Brady: Right now, not nearly as much as my wife and I are hoping it will be.

Going from everything I just said about science and popular culture, what my wife and I are looking to do with TheScienceOf.org is use popular culture as a springboard to talk and teach about science. It’s still in what I’d call a mid-beta phase, but we’re feeling our way along and adding content. The idea is kind of simple - for instance, the upcoming Scarlett Johannson film, Lucy came out with a trailer where Morgan Freeman, as a character, explained that humans use less than 10% of their brain. That’s just not true. I get what they’re trying to say, and how it works for the story, but still - it’s just not true.

Nrama: So this will be a site that takes down the “science”in pop culture?

Brady: That’s not what our aim is, no. For example, with Lucy - I wrote a short article that looks at the science of it all - including where the myth of the “10%”comes from. What we want to do is use something like that trailer and use it to introduce people to the real science behind the claim. Nine times out of ten, explaining the science will compliment the story - like with some of what Mark Waid does in Daredevil.

But, if in explaining the real science behind a story element, the audience realizes that perhaps the writer/artist/director should have done a little more homework…well, hey, we’re just explaining the science.

As we move along we want to really start a focus on teaching science in a way that’s complimented by pop culture, and offer lessons, worksheets and other help for teachers that’s aligned to curriculum. Our plans for the site are big - it’s just a matter of finding the time to do the work.

Nrama: Let’s get back to talking about comics. Since now two thirds of your work in comics has been on “pulp”heroes, is there an attraction to them for you?

Art from Warlord of Mars #0
Art from Warlord of Mars #0
Credit: Dynamite

Brady: It’s partly attraction and partly opportunity. Nick Barrucci at Dynamite has worked hard to collect some of the best characters and refresh and in some cases, revive them against all odds and market pressure. I mean - there’s a Green Hornet comic? There’s been a Red Sonja comic for what, over ten years? Flash Gordon is being published in 2014? Sometimes the characters don’t find an audience, but by and large, Nick knows the mix of character and creator to make things work.

So yeah - he has some of my favorite characters, which I remind him of constantly, both by telling him that and sometimes drowning him in unsolicited pitches and ideas.

Nrama: I remember that we talked about this when we worked on Buck Rogers - the “update”vs. the “don’t update”sides of the coin. For example, should Buck Rogers - or John Carter, for that matter - be written as if they are characters who are in a future that has passed through our present, or in John Carter’s case, has lost some of the innocence or Edgar Rice Burroughs’original stories?

Brady: I’m always going to be on the “don’t update”side of things. These characters exist when and where they do, and they work there. You can introduce new versions into the modern day, to extend the legacy, so to speak like Green Hornet Strikes! that Bret Matthews wrote and the other new additions that were added, but no - keep the originals original.

But that doesn’t mean that you should slavishly adhere to both canon and tone. Personally, I don’t want to read John Carter stories that are written by someone trying to do their “best ERB.”I want to read someone who is telling a good John Carter story that is true to the original, has internal logic, and just works, you know? I want smart stories featuring my favorite characters - which is what I think we all want.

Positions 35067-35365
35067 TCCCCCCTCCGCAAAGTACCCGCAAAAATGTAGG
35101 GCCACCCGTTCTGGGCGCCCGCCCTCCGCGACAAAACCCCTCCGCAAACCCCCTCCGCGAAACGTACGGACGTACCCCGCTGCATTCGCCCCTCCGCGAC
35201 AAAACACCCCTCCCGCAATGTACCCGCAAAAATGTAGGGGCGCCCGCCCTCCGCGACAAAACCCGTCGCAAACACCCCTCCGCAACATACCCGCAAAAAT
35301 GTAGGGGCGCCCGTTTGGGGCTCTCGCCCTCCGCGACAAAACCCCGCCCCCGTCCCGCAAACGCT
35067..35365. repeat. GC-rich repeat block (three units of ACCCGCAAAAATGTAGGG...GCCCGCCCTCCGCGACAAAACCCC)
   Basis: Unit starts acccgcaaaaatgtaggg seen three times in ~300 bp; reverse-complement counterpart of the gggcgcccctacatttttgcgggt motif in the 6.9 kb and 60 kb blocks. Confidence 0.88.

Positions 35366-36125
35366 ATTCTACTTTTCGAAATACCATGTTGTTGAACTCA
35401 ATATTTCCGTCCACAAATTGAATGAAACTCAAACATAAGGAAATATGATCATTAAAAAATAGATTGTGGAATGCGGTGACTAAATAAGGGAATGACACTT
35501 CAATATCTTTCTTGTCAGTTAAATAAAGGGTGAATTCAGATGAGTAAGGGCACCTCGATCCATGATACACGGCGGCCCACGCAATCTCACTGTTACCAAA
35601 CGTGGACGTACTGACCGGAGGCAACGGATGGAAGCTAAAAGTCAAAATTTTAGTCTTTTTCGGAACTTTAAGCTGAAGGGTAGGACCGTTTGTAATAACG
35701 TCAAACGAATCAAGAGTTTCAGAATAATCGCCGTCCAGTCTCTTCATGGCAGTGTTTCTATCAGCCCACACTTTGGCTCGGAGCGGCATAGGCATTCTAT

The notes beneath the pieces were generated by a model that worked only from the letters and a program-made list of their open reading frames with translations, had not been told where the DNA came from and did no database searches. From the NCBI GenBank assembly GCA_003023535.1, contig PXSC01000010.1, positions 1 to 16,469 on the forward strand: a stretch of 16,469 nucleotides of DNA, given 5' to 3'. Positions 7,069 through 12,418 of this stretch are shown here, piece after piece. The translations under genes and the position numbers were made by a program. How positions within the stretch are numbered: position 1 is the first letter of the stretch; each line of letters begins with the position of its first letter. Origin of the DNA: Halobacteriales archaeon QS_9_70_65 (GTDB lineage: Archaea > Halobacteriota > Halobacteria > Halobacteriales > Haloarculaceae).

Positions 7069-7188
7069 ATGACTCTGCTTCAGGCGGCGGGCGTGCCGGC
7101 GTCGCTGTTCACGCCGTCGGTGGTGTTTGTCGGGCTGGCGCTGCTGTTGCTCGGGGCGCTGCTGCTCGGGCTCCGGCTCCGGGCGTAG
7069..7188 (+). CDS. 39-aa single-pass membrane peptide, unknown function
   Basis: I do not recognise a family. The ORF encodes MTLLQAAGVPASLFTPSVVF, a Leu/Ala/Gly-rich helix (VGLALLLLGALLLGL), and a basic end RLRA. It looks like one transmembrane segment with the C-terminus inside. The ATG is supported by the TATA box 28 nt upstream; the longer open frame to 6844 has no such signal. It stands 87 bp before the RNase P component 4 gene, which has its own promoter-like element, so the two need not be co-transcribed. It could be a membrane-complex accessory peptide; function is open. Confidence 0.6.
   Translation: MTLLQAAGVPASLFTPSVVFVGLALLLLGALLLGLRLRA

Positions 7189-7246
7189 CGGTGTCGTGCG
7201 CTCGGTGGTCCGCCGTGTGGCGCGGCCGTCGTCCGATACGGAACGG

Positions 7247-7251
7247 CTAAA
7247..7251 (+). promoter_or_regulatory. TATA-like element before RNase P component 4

Nrama: Now, onto the John Carter #0 issue, specifically. How did you get involved?

Brady: Simply enough, Nick shot me an e-mail and asked if I wanted to pitch an idea for a John Carter #0 issue. I thought about it for maybe 30 seconds and sent one back saying, “SURE!”and it all rolled along from there.

Art from Warlord of Mars #0
Art from Warlord of Mars #0
Credit: Dynamite

Nrama: So - and knowing that writers can sometimes jump at an opportunity before they have a full idea; did you actually have an idea when you said yes, or did that come later?

Brady: Actually, at the time I didn’t, and I remember “complaining”to my wife that now I had to come up with a John Carter idea. But it all came together pretty quickly, overall.

Nrama: Having worked with you on Buck Rogers and Batman, and about a dozen pitches, I know what “our”process is like, but this time, it was all you. How did you come up with and flesh out this story?

Brady: Marinate and back burner. I soaked in John Carter for a couple of days, re-reading chapters and passages from the original novels and stories, as well as watching the movie again. And then, partly due to my schedule with teaching, I couldn’t stop everything for a few hours and write out the story - so I just let the ingredients soak. I have about a fifteen minute commute to work, so I did what I would do with other stories I’ve worked on - I made a “soundtrack”playlist (the John Carter soundtrack and a LOT of Game of Thrones music…) and would listen to it for the drive and tell myself stories until I settled on one that was cool. Usually, these built up from scenes in my head that were partly inspired by the music and I would stitch them together.

Nrama: Cool scenes stitched together into a story? That sounds a little Michael Bay-y…You had some kind of overarching idea, right?

Brady: Oh, of course - and I should have mentioned that. In writing a #0 issue that would be coming out before the ongoing series and not necessarily tied to the ongoing series, my story options were limited a little - I couldn’t start an arc, I couldn’t really introduce any characters, make sweeping changes to the mythology or drill down too deep into the canon. I had to get in, and get out while telling a story that entertained and hopefully satisfied readers. So I used a shortcut of sorts.